Published November 15, 2013
The biggest issue confronting Hillary Clinton’s early 2016 aspirations is not the possibility of a primary by Vice President Biden or other senators and governors who have been making the national rounds in the hope that she is weakened or does not run.
It is not the increased drumbeat emanating from the Beltway press corps critical of her political operation.
It is not the obsessive focus by Washington Republicans on the events in Benghazi, who, due to their almost demented political obsession with taking Hillary Clinton down, have actually done a disservice to those seeking real answers about what happened in Libya.
Instead, the biggest issue facing Hillary Clinton is Senator Elizabeth Warren of Massachusetts, a woman who has signed a letter urging Hillary to run and who has made repeated Shermanesque statements about her own presidential ambitions in 2016.
The allure of Warren to the Democratic base is simple: she draws the starkest contrast possible between politicians who carefully calibrate their language so as not to offend any particular constituency and those who speak clearly and directly to the frustrations Americans of all stripes, from the Tea Party to Occupy Wall Street, feel about the special interests who hold our government hostage.
Last September, Warren addressed the AFL-CIO using the kind of stark, populist language that Americans on both sides of the aisle have been hungering for.
She spoke of a rigged system that benefits Wall Street to the detriment of Main Street.
She spoke of a Supreme Court held in thrall by corporate interests.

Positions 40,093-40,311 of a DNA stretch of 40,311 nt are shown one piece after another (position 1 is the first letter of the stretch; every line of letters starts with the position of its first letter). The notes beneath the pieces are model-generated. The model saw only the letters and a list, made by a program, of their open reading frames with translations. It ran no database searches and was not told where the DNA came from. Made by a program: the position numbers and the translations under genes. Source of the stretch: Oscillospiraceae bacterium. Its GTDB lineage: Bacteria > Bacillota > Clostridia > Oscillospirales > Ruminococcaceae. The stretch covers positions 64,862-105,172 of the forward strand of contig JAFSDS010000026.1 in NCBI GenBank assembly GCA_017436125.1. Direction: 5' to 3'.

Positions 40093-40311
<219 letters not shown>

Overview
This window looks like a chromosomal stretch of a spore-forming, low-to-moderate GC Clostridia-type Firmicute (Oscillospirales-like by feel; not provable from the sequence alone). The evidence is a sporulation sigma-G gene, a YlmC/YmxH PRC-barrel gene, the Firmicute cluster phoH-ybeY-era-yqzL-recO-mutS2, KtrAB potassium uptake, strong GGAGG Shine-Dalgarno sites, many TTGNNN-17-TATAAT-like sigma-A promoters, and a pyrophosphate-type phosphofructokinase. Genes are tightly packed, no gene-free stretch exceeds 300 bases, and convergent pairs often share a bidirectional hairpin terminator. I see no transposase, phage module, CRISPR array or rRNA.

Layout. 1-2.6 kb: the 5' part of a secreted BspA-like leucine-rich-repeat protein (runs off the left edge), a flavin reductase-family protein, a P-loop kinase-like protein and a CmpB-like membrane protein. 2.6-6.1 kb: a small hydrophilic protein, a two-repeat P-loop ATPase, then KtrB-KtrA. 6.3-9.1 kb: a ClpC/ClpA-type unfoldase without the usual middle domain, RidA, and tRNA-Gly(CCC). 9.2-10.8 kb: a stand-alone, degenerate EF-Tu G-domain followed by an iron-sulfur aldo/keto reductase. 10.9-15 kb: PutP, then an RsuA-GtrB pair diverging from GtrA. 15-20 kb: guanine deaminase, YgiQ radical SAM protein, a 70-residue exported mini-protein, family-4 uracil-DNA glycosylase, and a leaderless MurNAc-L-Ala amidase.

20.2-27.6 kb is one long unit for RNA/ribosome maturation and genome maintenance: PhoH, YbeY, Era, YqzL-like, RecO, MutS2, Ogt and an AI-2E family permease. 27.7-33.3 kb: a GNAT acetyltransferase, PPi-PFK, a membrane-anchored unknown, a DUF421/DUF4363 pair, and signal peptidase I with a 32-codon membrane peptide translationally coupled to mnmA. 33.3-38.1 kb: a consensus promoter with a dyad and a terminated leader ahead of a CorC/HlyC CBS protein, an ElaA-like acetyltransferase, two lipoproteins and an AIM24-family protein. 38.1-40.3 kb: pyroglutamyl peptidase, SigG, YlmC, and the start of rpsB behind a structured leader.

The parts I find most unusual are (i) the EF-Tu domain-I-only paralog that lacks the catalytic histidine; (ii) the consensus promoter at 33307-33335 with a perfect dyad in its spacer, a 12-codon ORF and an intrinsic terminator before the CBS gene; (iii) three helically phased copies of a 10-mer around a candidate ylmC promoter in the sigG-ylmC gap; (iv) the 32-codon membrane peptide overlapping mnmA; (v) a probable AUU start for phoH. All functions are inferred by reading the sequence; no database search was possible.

She spoke of legislation to limit the ability of big banks to gamble with depositor’s money.
This type of rhetoric should be commonplace in Washington but it is not.
The ever-increasing quest for campaign cash has prevented high-ranking elected officials from speaking out this way – and has certainly prevented them from acting on it.
Warren’s own legislation to curb Wall Street’s excesses will likely not see the light of day, even when her own party controls the Senate agenda and even though it is written jointly with Republican Senator John McCain.
Neither party in Washington today wants any part of populism.
What the Beltway punditocracy fails to understand is that many politically engaged Americans on both sides of the aisle hunger for this kind of populist agenda.
It is the same kind of longing that produced a brash challenge to the Clinton brand in 2008. Then, Hillary Clinton lost the Democratic primary to a newcomer from Illinois, who became an avatar for the frustration Democrats outside the Beltway felt towards the cautious approach Washington politicians have taken towards the entrenched, special interest establishment.
In 2016, Hillary Clinton may finally become the Democratic nominee – but not before the base forces her to throw some caution to the wind and pay attention to the Elizabeth Warrens of the party.